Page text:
Well, of course I was going to come back. It was inevitable. I stopped at the Boathouse on my way to reviewing another Palm Beach restaurant and the coffee was so good, the views were so delicious and the fish and chips at the next table so photogenic that I wondered why on earth I didn't just stay and review it instead.
As it turned out, the sea wasn't that much bluer on the other side, so now I'm back to see if this place is as good as it looks. Opened in 2008 by landscape designer Andrew Goldsmith and interior designer Brianna Russell, it looks as if it just fell out of Bellemagazine fully formed. There's a weekend-house-party feel to the inside-outside space, with family groups commandeering wooden picnic tables and couples on the restaurant's picnic rugs on the lawn.
Past the coffee bar, florist and food store are gossiping families in the white-washed cafe, more on the verandah sipping sparkling wine and scanning newspapers and even more on the decking that extends from Station beach over the water. I must be one of the few to drive here, as opposed to walking from the beach house, or coming by kayak or seaplane. I'm also one of the few to be wearing clothes, as opposed to boardshorts or string bikinis. The locals don't get too dressed up. Or even dressed. If you see someone in a floaty white dress with sunhat and designer espadrilles, they're from further south. Such as Avalon.
Why has the Boathouse become such a magnet? It's a bit beautiful, sure, but we've all seen prettily styled beach huts turn out amateur surfie food with a manana sense of timing. This place immediately feels different. At its heart is a gleaming professional kitchen, with young chef Leo Bressan plating up fresh salads, smoked salmon and poached egg brunches, piri piri chicken burgers, roasted vegetable and goat's cheese frittatas and, of course, fish and chips.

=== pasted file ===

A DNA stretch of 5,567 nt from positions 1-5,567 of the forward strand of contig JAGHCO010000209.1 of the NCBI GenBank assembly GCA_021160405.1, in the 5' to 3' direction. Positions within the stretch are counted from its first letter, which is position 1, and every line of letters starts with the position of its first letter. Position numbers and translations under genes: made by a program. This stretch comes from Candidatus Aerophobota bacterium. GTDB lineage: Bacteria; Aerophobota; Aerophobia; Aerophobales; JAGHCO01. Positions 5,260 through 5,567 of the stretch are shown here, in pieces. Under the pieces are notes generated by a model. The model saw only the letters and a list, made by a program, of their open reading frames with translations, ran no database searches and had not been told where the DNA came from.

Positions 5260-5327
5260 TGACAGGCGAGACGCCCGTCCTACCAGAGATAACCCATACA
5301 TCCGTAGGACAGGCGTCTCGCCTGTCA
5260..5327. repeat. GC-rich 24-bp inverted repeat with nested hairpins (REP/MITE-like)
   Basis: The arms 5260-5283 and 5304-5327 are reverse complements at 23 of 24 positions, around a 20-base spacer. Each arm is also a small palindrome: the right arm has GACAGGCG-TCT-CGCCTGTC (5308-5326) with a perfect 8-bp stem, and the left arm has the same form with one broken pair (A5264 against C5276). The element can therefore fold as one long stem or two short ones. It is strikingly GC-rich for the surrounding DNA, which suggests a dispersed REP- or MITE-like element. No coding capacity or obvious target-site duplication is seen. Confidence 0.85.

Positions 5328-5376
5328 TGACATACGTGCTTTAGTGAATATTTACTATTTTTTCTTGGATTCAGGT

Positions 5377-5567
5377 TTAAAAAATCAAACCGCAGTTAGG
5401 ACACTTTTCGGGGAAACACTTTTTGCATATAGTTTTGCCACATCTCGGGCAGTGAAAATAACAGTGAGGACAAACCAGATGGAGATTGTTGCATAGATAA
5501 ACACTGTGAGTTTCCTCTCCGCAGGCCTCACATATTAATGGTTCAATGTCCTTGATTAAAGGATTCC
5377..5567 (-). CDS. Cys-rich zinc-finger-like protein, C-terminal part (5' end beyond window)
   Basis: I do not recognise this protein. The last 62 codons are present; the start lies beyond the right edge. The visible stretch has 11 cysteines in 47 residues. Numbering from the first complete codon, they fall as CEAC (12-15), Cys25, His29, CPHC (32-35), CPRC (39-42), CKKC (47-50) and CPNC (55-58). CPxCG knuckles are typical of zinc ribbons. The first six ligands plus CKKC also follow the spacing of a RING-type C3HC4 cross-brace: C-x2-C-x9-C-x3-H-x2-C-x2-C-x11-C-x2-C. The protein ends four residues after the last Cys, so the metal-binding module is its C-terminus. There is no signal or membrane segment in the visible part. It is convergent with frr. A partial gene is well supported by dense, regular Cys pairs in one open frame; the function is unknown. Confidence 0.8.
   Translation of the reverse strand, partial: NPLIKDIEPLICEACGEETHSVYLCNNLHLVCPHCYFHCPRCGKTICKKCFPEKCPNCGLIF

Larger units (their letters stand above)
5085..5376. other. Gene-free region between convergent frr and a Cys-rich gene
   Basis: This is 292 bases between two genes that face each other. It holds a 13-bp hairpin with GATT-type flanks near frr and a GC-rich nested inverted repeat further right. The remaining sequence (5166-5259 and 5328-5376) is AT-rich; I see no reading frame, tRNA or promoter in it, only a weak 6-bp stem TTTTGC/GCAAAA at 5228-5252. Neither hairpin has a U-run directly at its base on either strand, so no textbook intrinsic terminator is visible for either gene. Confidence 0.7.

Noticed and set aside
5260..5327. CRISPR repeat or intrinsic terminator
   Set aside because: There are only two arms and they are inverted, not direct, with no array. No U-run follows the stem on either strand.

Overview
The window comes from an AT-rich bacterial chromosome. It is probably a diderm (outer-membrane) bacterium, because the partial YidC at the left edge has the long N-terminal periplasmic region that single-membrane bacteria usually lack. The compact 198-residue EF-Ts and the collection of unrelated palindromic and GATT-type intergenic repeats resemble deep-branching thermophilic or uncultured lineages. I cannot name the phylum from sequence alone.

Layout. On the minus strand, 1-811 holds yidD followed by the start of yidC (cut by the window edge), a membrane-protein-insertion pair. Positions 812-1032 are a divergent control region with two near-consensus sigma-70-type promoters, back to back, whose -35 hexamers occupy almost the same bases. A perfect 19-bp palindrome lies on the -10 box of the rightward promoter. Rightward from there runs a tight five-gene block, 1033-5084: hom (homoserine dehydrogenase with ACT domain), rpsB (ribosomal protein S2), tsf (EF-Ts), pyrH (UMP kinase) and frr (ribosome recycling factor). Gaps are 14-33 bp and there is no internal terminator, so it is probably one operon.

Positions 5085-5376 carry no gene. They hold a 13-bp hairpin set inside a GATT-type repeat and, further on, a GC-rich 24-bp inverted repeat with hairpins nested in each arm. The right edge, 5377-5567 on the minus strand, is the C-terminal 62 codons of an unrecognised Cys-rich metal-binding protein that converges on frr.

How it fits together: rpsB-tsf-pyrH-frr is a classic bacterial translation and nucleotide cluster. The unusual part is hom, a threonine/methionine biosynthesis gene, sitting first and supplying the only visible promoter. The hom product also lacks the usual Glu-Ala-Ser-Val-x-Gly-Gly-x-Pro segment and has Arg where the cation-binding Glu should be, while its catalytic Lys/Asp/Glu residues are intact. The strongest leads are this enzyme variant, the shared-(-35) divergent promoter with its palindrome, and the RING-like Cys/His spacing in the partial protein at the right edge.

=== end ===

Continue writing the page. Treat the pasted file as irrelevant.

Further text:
At one end, barista Simon Geoffrey turns out some serious Boathouse blend Single Origin coffee. The carafes of ice-cream-rich milkshakes are much-loved by locals and the beef burgers stacked with egg, bacon, cheese, lettuce, tomato, caramelised onions and home-made beetroot tapenade look as inviting as the fish and chips.
But first, a table. There are no bookings, so it's the quick or the dead and regulars know to leave one member guarding the table and another to stand in line. This is service, DIY style. Queue, place your order, pay and take a number.
Ordering fish and chips is a given but I postpone the moment of truth by ordering a seafood antipasti platter to share ($38) that's as big as a pizza. Six Sydney rocks with shallot vinaigrette, a bowl of snappy little fried whitebait, a pile of pink prawns, good marinated olives and caper berries and some fresh fingers of raw bonito sashimi later, the appetite is not only whetted but almost dampened.
The only downers are the slightly mushy smoked salmon and those ubiquitous white anchovies, which always look so limp and dead. A bit of sourdough bread wouldn't have gone astray, either.
There's no wine list, just a few beers, four whites and four reds scrawled on a blackboard, cheerfully priced at $36 a bottle and $8 a glass. It's no biggie to pay that for a fresh, floral and fruity Pikes Luccio pinot grigio blend, then switch to a cold beer when it's fish-and-chip o'clock.
Yee-haa, those fish and chips. A pale wooden box lined with wax paper is filled with thick-cut, lightly battered chips with the requisite crunch-mash ratio, topped with crisply battered local flathead, each fillet naturally dividing into two thick fingers ($22.50). They're truly great, momentous, happy-making, return-worthy fish and chips. The amount of batter is proportionate to the fish, which has real flavour, and a good tartare sauce and lemon wedges are thrown in.
There's not much in the way of desserts; just a few friands, lemon tarts and pink-flecked meringues on offer in the cabinet. Or, if you like your ice-cream rich, sweet and over-the-top, pick up a Pat and Stick's espresso lace ice-cream sandwich ($4) from the refrigerated cabinet.
Service gets scatty under pressure and cakes and breads aren't made in-house, yet this is just the sort of casual yet professional beachside dining for which Australia should be famous. It ticks all the boxes with its smartly styled, well-cooked food, beach-house chic, glorious water views and come-as-you-are, get-it-yourself, don't-mind-if-I-do atmosphere. If you aren't already on holidays, come here and you soon will be.